Surgical anatomy is still the true basis of LLR, especially for MIALR. Clear knowledge of Laennec’s capsule anatomy is necessary and serves as a guide for surgical dissection and the standardization of the surgical procedure. The lack of a clear anatomical understanding represents the main obstacle to the standardization of the surgical technique of the Glissonean pedicle approach.

Each liver segment consists of 6-8 cone units. In limited liver resections, the respective tertiary branches must be isolated selectively, according to the number of cone units to be resected. Thanks to the anatomical separation of the Walaeus sheath, which encircles the portal triads, and the liver Laennec’s capsule, at the hepatic hilus, vascular pedicles can be safely approached extrahepatically[41,42].

The schema of a novel comprehensive surgical anatomy of the liver was described in detail by Sugioka et al., who identified four anatomical landmarks and six gates[42]. According to his description, Laennec’s capsule covers not only the entire surface of the hepatic parenchyma beneath the serosa but also the Glissonean pedicle surface. Consequently, a gap exists between the Glissonean pedicle (the plate system) and Laennec’s capsule that allows isolating the extrahepatic Glissonean pedicle without parenchymal destruction. In this context, the plate system and the cystic plate represent the best landmarks for extrahepatic dissection. The Glissonean pedicles can be dissected only at the gaps between Laennec’s capsule and the Glissonean pedicle, which represent the 6 “gates”, as described elsewhere[42].

Thus, this novel anatomy gives a theoretical background for the standardization of the systematic extrahepatic Glissonean pedicle isolation[42].

Indocyanine green fluorescence

Indocyanine green (ICG) fluorescence can help the surgeon to perform MIALR thanks to the possibility of obtaining an enhancement of the transection line, given the absence of a clear demarcation of the hepatic segments during parenchymal transection. To perform a formal AR with the Glissonean approach, according to the technique described by Takasaki et al., a negative contrast delineation (counterstaining) can be achieved through an intravenous systemic ICG injection[34,42] [Figure 2]. Firstly, the Glissonean pedicle of the segment is isolated and selectively closed. Then, the contrast is administered intravenously, obtaining a green fluorescence of the remnant liver and a negative enhancement of the transection line. Alternatively, ICG can be injected directly into the secondary/tertiary order portal after its surgical dissection to obtain positive counterstaining. However, the positive staining technique can be technically more demanding because of the possibility of extra vasal spillover[43].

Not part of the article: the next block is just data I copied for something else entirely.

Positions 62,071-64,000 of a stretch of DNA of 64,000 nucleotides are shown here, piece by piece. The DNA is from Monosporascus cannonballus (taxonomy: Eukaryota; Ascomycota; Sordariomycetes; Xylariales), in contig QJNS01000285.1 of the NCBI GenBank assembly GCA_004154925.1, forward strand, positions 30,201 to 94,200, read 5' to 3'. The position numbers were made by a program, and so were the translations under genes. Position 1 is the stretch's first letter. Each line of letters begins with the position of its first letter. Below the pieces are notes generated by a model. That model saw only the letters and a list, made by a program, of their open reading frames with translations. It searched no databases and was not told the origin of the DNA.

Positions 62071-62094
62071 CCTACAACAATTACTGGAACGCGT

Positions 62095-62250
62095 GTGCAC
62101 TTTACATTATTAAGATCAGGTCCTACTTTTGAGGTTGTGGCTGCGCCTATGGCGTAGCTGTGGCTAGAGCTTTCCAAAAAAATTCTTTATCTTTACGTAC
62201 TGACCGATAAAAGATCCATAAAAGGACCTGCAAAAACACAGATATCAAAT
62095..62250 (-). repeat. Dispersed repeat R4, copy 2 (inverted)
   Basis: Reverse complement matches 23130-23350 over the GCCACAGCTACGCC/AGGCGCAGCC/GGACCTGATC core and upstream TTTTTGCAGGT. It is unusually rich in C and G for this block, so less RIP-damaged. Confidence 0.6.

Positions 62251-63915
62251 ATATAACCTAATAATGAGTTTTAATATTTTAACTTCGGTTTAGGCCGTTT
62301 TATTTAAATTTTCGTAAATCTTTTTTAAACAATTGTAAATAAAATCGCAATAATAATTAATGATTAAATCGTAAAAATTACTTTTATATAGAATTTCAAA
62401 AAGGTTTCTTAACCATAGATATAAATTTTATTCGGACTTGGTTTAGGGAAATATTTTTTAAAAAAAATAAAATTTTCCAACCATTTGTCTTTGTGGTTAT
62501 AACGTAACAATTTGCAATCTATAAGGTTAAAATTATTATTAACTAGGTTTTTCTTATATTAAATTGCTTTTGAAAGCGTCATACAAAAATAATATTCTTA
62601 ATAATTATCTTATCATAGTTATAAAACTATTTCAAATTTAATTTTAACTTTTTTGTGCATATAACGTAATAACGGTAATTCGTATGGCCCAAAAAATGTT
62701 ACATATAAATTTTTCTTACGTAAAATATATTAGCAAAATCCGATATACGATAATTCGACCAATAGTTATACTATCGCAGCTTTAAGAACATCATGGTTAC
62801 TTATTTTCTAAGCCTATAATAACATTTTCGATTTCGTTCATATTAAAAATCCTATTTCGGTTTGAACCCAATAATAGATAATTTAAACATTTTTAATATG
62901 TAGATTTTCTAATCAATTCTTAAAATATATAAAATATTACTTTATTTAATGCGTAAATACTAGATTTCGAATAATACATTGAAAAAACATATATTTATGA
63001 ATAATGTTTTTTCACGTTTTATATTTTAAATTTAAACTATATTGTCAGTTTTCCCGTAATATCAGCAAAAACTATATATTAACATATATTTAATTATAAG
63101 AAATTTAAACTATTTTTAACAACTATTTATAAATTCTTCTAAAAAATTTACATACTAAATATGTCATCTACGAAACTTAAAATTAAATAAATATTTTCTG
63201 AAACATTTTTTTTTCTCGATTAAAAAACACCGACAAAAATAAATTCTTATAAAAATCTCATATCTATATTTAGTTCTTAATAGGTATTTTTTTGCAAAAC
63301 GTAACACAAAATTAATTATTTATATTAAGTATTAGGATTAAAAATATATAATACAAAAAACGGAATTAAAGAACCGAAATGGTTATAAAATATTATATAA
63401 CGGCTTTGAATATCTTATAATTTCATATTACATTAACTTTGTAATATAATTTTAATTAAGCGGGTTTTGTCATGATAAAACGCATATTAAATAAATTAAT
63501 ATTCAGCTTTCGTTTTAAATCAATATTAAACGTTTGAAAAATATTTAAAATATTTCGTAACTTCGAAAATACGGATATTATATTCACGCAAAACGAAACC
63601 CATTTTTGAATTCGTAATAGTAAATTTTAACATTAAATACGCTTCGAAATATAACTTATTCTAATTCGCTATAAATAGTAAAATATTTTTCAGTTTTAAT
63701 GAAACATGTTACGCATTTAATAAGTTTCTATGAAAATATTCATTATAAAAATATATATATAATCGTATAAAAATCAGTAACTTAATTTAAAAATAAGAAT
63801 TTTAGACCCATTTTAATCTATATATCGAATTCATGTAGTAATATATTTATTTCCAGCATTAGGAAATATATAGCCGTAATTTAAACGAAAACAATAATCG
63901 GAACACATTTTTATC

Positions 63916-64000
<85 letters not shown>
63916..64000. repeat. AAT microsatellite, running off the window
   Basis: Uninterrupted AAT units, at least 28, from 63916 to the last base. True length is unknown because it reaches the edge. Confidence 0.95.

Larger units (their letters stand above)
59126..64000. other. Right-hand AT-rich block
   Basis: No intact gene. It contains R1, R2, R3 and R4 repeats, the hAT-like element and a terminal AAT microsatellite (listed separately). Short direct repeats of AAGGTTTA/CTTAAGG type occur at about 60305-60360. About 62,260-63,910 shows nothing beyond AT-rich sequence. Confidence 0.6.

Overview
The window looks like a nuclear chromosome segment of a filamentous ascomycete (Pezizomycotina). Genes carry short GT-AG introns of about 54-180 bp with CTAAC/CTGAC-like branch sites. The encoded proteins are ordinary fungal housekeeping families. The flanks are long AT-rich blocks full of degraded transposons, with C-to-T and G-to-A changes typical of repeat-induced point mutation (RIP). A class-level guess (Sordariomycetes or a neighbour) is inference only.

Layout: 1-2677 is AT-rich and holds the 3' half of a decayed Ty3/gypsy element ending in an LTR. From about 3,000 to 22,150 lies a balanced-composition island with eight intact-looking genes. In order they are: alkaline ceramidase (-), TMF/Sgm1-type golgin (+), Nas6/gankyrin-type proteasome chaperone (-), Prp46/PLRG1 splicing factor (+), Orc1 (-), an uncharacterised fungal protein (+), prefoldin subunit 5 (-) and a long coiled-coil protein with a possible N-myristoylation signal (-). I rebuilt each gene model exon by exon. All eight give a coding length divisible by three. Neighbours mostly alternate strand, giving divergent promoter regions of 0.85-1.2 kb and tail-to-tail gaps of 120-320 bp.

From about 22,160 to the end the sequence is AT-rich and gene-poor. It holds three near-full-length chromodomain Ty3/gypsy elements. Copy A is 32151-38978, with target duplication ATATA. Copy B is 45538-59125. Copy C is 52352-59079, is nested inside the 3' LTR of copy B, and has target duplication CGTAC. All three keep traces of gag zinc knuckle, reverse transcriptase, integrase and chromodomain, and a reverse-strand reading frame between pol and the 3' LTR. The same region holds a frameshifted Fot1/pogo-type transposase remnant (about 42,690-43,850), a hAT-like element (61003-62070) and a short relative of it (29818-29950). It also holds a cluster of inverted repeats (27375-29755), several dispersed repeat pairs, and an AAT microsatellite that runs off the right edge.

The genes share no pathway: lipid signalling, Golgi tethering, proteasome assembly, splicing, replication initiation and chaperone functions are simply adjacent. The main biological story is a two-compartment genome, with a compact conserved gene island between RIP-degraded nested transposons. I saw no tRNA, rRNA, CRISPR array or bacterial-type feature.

The role of minimally invasive surgery in the treatment of HCC

Figure 2. The Glissonean approach for Laparoscopic right posterior sectionectomy. ICG fluorescence is intravenously injected at the dose of 0.025 mg/kg, after the selective control of the right posterior Glissonean pedicle, to obtain a negative counter-staining of the transection plane.

Another advantage of ICG during LLR is given by the possibility of enhancing the tumoral lesion by intraoperative ICG fluorescence imaging. A dose of 0.5 mg/kg, administrated about three days prior to surgery, allows detecting small lesions and can provide a real-time demarcation of liver tumor[44]. Even if false-positive nodules can be observed in cirrhotic livers, Tanaka et al. reported a false-positive rate of only 1%, with 99% of lesions identified and an overall sensitivity of 96%[45]. Tumors located deeper than 10 mm from the liver surface are unfortunately difficult to recognize: 10 mm is considered the maximum limit of depth for tumor detection by ICG fluorescence.


Cirrhotic liver